Foot whipping

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Bastinado demonstration using a cane

Foot whipping, falanga/falaka or bastinado is a method of inflicting pain and humiliation by administering a beating on the soles of a person's bare feet. Unlike most types of flogging, it is meant more to be painful than to cause actual injury to the victim. Blows are generally delivered with a light rod, knotted cord, or lash.[1]

The receiving person is forced to be barefoot and soles of the feet are placed in an exposed position. The beating is typically performed with an object like a cane or switch. The strokes are usually aimed at the arches of the feet and repeated a certain number of times.

Bastinado is also referred to as foot (bottom) caning or sole caning, depending on the instrument in use. The German term is Bastonade, deriving from the Italian noun bastonata (stroke with the use of a stick). In former times it was also referred to as Sohlenstreich (corr. striking the soles). The Chinese term is dǎ jiǎoxīn (打脚心 / 打腳心).


The first clearly identified written documentation of bastinado in Europe dates to 1537, and in China to 960.[2] References to bastinado have been hypothesised to also be found in the Bible (Prov. 22:15; Lev. 19:20; Deut. 22:18), suggesting use of the practice since antiquity.[3]

This subform of flagellation differentiates from most other forms by limiting the strokes to a very narrow section of the body. The beatings typically aim at the vaults of the feet where the soles are particularly pain-sensitive, usually avoiding hitting the balls and heels of the feet directly, concentrating on the small area in between.

As the skin texture under the soles of the feet can naturally endure high levels of strain, injuries demanding medical attention, such as lacerations or bruises, are rarely inflicted if certain precautions are observed by the person performing the flagellation. The undersides of the feet have therefore become a common target for corporal punishment in many cultures, while the details of the practice vary regionally.

Foot whipping is typically carried out within prisons and similar institutions. Besides inflicting intense physical suffering, it trades on the significance of bare feet as a dishonouring socio-cultural attribute; consequently it is regarded as a particularly humiliating as well as degrading form of punishment.

Because wearing shoes is an integral element of societal practices since antiquity, the visual exposure of bare feet is a traditional and sometimes even ritualistic practice to display the subjection or submission of a person under a manifestation of superior power. It was often used as a visual indicator of a subservient standing within a social structure and to display the imbalance in power, and was therefore routinely imposed as a visual identifier on slaves and prisoners who had been divested of rights and liberties. Exploiting its socio-cultural significance, people have been forced to go barefoot as a formal shame sanction and for public humiliation as well. Keeping prisoners barefoot is common practice in several countries of today.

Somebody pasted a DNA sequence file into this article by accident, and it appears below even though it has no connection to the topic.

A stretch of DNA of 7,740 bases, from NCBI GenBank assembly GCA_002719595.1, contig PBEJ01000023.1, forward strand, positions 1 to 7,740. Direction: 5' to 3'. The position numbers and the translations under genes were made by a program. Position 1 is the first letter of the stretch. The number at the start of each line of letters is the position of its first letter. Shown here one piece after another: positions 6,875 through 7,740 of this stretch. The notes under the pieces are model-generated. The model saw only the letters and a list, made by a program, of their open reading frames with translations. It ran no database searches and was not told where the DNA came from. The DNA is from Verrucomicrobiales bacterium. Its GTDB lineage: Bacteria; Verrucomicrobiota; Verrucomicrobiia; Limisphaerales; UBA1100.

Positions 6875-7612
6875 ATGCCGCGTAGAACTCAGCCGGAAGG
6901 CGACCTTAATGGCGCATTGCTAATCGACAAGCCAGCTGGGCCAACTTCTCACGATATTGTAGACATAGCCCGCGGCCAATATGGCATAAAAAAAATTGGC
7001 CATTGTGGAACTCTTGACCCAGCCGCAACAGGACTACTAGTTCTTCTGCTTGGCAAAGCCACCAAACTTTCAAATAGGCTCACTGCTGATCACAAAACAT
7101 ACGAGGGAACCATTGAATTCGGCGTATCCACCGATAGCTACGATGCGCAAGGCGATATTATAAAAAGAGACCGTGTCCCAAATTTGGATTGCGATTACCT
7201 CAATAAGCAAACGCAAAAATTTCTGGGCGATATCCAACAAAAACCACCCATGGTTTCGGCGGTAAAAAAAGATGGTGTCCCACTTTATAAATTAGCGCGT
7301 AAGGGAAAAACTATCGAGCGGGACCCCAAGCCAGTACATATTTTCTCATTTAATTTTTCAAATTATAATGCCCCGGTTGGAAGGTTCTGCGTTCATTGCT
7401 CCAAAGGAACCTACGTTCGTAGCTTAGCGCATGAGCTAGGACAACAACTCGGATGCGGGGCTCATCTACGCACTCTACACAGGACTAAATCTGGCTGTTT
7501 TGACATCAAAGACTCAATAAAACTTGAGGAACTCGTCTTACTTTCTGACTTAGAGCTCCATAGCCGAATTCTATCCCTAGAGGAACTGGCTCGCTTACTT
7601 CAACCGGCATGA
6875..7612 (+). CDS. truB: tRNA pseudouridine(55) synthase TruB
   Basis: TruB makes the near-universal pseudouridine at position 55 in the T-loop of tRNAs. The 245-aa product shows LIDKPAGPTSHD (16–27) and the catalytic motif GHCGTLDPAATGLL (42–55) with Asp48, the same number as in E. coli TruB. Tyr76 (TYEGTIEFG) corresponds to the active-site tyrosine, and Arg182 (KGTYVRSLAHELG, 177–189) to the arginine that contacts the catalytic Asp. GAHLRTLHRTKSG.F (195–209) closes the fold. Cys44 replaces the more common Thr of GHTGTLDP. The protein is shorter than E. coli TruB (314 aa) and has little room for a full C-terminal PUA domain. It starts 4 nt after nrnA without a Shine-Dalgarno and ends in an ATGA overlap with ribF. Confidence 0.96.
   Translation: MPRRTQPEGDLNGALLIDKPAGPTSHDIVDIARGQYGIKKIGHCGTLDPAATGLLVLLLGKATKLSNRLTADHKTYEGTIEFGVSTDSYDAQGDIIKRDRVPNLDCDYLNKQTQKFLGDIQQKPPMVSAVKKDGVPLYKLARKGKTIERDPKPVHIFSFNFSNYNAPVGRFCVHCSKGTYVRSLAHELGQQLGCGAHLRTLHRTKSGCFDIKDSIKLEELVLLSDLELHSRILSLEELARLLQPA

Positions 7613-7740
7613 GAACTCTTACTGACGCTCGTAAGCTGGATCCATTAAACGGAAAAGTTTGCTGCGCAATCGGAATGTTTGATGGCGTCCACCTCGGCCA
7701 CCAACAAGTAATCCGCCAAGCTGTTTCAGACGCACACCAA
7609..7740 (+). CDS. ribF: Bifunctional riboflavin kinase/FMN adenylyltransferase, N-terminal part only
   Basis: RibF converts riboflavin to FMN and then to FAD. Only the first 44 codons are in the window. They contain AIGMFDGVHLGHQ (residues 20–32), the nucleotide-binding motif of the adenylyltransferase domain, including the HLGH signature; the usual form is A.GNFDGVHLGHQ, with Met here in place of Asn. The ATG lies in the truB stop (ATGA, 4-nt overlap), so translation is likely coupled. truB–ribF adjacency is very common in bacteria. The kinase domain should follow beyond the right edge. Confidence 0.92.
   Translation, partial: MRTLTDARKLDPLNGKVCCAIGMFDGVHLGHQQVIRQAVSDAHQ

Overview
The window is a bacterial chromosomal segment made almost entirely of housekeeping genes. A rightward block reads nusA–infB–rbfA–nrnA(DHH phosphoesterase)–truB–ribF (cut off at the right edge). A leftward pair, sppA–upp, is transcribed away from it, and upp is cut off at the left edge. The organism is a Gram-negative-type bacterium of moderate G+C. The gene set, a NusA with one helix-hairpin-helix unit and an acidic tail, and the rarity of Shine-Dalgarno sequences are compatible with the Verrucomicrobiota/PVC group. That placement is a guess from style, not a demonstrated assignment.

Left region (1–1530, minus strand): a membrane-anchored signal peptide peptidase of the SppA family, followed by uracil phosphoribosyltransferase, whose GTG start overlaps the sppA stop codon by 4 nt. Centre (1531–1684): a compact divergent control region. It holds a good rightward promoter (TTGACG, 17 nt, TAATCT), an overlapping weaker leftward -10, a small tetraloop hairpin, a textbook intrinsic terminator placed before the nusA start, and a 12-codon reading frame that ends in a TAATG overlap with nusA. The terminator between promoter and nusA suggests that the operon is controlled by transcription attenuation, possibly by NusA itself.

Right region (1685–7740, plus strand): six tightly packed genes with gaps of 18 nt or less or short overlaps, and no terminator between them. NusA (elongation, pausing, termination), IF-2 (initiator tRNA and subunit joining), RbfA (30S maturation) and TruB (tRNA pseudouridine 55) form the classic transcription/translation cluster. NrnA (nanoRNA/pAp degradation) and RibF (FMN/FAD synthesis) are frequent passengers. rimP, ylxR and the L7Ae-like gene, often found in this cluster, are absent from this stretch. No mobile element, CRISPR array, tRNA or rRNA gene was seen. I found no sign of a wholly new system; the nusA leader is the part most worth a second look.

Foot whipping therefore poses a distinct threat and is often particularly dreaded by potential victims (usually prisoners). Exploiting these effects, prisons typically used this penalty to maintain discipline and compliance.[4]

Bastinado is commonly associated with Middle and Far Eastern nations,[citation needed] where it is occasionally performed in public, and thus is documented by occasional reports and photographs. However it has been frequently practised in the Western World as well, particularly in prisons, reformatories, boarding schools and similar institutions.

In Europe bastinado was a frequently encountered form of corporal punishment particularly in German areas, where it was mainly carried out to enforce discipline within penal and reformatory institutions, culminating during the Third Reich era. In several German and Austrian institutions it was still practised during the 1950s.[5][6][7][8] Although bastinado was practised in penal institutions of the Western world until the late 20th century, it was barely noticed as there is no reference to its ever being adjudged on a high level. Instead, it was carried out on a rather low level within the confines of the institutions, typically to punish inmates during incarceration. If not specifically authorized, the practice was usually condoned, while happening unbeknownst to the public. Also, foot whipping rarely attracts public interest in general, as it appears unspectacular and relatively inoffensive compared to other punishment methods. Because it was not carried out publicly in the western world, it was usually witnessed only by those individuals directly involved. Given that bastinado is widely perceived as a degrading punishment and a public humiliation, former prisoners rarely report incidents, while the perpetrators are usually obliged to confidentiality.

Bastinado is still used as prison punishment in several countries. Since it causes a high level of suffering for the victim and physical evidence remains largely undetectable for some time, it is frequently used in interrogation and torture.


Bastinado usually requires a certain amount of collaborative effort and an authoritarian presence on the executing party to be enforced. Therefore, it typically appears in settings where corporal punishment is officially approved to be exerted on predefined group of people. This can be situations of imprisonment and incarceration as well as slavery. This moderated subform of flagellation is characteristically prevalent where subjected individuals are forced to remain barefoot.